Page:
Here is a series of short inspirational stories which show middle school students how the right kind of humor about themselves and their cerebral palsy (CP) may be the key to eventually becoming full participants in tomorrow’s workplace.
When I was 10 years old, my world looked pretty grim. There was not much to laugh about. I had CP. I had flunked first grade at my local, one-room school in rural Wisconsin. I was staying with “house” parents during the week to attend an orthopedic school 60 miles from home. And, my mother had cancer and was on chemotherapy.
But, during that time, I learned an essential skill from my third-grade teachers: how to step out of my situation and laugh at one of my quirks.
I was struggling with my multiplication tables and couldn’t remember that three times nine was 27. Miss Van Tassell and Miss McKillip, both blessed with hearty laughter, teamed up to help me never to forget that three times nine was 27.
It became our comic routine. In the hallway, at lunch or in therapy, I would suddenly be quizzed by the staff people, “Jim, what’s three time nine?” I would proudly answer, “27,” and everyone would laugh, including myself.
I had learned to not take myself too seriously -- to,
indeed, find amusement in my own vulnerabilities. That’s a lesson that today I
feel so lucky to have learned at such an early age.
It's one of the inspirational stories that my teachers repeated to other students for several years after I had left the school.
Fast forward 40 years, and I’m at an executive committee business meeting and inadvertently squirt chocolate milk into my face and onto the front of my suit. I’m embarrassed.
“Damn suit,” I mutter. “I just got it dry cleaned.”
“How you going to explain that one to Pam?” the vice president of manufacturing chides.
“I’ll do my Superman switch before I walk in the front door,” I shoot back, and we all laugh.
In “A Spoonful of Humor,” Dr. Stu Silverstein, a practicing pediatrician in Stamford, Conn., writes:
“Laughter is a wonderful way to work off psychological stress. When we see the funny side of things, we shift our perspective. Putting things in a new light often leads to solutions to problems that we might not have figured out otherwise.
“Also this may often be the best antidote to depression, anxiety, and feelings of hopelessness. One of the most effective non-medical treatments for depression is cognitive behavioral therapy, which actually helps chronically depressed patients to ‘rethink’ their old thought processes. This is exactly what humor does.”
That “rethinking” de-mystifies what is often incomprehensible to us. James Thurber defined humor as “chaos, remembered in tranquility."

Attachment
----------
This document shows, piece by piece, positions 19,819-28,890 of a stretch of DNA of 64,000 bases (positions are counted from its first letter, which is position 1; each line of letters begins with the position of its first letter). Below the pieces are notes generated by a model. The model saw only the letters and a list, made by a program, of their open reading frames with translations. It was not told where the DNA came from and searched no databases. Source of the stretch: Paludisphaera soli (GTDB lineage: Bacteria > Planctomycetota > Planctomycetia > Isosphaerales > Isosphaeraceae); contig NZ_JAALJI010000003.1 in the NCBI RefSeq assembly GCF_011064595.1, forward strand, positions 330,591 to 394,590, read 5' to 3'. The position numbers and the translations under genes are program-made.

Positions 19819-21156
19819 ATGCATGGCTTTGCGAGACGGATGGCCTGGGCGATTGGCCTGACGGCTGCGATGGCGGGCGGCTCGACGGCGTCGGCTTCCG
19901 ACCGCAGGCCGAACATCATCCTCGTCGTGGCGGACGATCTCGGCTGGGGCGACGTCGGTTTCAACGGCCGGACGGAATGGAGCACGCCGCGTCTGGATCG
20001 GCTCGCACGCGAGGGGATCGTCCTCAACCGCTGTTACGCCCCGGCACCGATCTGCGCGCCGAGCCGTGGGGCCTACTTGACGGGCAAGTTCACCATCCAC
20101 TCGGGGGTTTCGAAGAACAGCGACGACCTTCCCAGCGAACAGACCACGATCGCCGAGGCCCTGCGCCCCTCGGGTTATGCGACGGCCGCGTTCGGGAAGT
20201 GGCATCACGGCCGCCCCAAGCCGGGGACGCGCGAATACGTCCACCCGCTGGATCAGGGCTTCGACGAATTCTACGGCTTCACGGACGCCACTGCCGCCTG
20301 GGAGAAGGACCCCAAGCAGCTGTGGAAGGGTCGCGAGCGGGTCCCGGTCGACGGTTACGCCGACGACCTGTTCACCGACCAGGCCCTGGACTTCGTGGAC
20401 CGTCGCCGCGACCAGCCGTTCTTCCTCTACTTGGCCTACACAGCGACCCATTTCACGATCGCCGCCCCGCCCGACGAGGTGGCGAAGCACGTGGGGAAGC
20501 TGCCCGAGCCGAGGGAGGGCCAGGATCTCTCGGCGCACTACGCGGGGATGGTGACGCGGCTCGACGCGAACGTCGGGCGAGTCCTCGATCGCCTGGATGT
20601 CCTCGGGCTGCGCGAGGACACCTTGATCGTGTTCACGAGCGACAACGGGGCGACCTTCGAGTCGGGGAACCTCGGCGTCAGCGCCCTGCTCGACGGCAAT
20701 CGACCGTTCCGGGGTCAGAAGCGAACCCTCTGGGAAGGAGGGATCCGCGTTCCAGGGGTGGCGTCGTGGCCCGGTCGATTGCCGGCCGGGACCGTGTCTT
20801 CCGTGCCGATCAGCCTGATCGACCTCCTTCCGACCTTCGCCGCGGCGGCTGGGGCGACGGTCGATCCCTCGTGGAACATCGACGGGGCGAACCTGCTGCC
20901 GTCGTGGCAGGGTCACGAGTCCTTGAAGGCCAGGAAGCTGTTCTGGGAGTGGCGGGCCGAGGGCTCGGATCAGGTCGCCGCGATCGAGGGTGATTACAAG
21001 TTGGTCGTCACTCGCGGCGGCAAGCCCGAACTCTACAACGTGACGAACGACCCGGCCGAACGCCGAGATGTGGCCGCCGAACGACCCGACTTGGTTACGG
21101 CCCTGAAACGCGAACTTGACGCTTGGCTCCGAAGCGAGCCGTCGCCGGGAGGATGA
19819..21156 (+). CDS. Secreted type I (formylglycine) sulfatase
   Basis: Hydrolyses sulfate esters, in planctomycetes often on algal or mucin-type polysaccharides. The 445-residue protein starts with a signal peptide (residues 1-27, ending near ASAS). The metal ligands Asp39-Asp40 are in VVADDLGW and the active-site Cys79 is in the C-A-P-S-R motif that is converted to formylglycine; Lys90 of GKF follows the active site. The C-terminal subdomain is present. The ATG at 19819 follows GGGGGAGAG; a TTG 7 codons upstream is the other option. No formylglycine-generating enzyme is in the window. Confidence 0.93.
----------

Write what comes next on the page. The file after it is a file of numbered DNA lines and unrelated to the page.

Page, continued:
I prefer to think of that “chaos” as incongruity. “We delight,” explains Dr. R. Dale Leichty, “in those people who can laugh at the incongruities in themselves and in the world around them."
Living with CP is living with incongruity and collecting a series of inspirational stories, which are often more amusing than emotionally moving.
Freud recognized the humor in incongruity. He coined the expression "gallows humor" to explain the therapeutic effect of humor on individuals in difficult or life threatening situations.
The TV show M*A*S*H, for instance, showed that humor, both sophomoric and satiric, could co-exist in a health care environment and in a war zone. The doctors and nurses on M*A*S*H cared deeply about their patients, and laughter enabled them to retain their sanity in an environment that often did not make sense.
M*A*S*H was basicly a series of inspirational stories.
When have you and your
used healthy humor to effectively handle
disability’s not-so-happy moments?
Join PACER’s Facebook discussion.
I like George Bernard Shaw’s philosophy about humor because it provides perspective for people who live with vulnerability. He wrote, "Life does not cease to be funny when people die no more than it ceases to be serious when people laugh."
A dorm mother, an English teacher and now an associate professor, Shirley Allen has the same philosophy. Asked about her life as a person who is deaf, Allen asserts, "Spending all of one's time adjusting doesn't leave much time for happiness. It’s just not worth it"
Nick Peterson, Shaky Speaker Presentations, has a pleasing bite to his adjustment. Audiences marvel at his ability to speak clearly through the erratic movements generated by his Parkinson's.
Peterson likes to tell meeting planners, "I'm my own visual aid." As a result, he gets people's attention. They listen, and they remember his inspirational stories.
But adjusting to a disability doesn’t come easy, and the humor involved doesn’t have to be flippant. "For a portion of my life, I was angry because people were so quick to make assumptions about me," says Carol Leish, who holds a bachelor's degree in human development and a master's degree in education and counseling from Cal State San Bernardino. "But, through continued counseling and leading the in-service training, I've come to terms with my own abilities. I see myself as capable and other people as differently capable.”
As Dr. Silverstein says, humor is a matter of perspective, and people who are living well with their disabilities have somehow managed (either through an inherited predisposition or a learned response) to see beyond their vulnerabilities and recognize as well as celebrate irony in those vulnerabilities.
And, eventually, they often share their inspirational stories with others.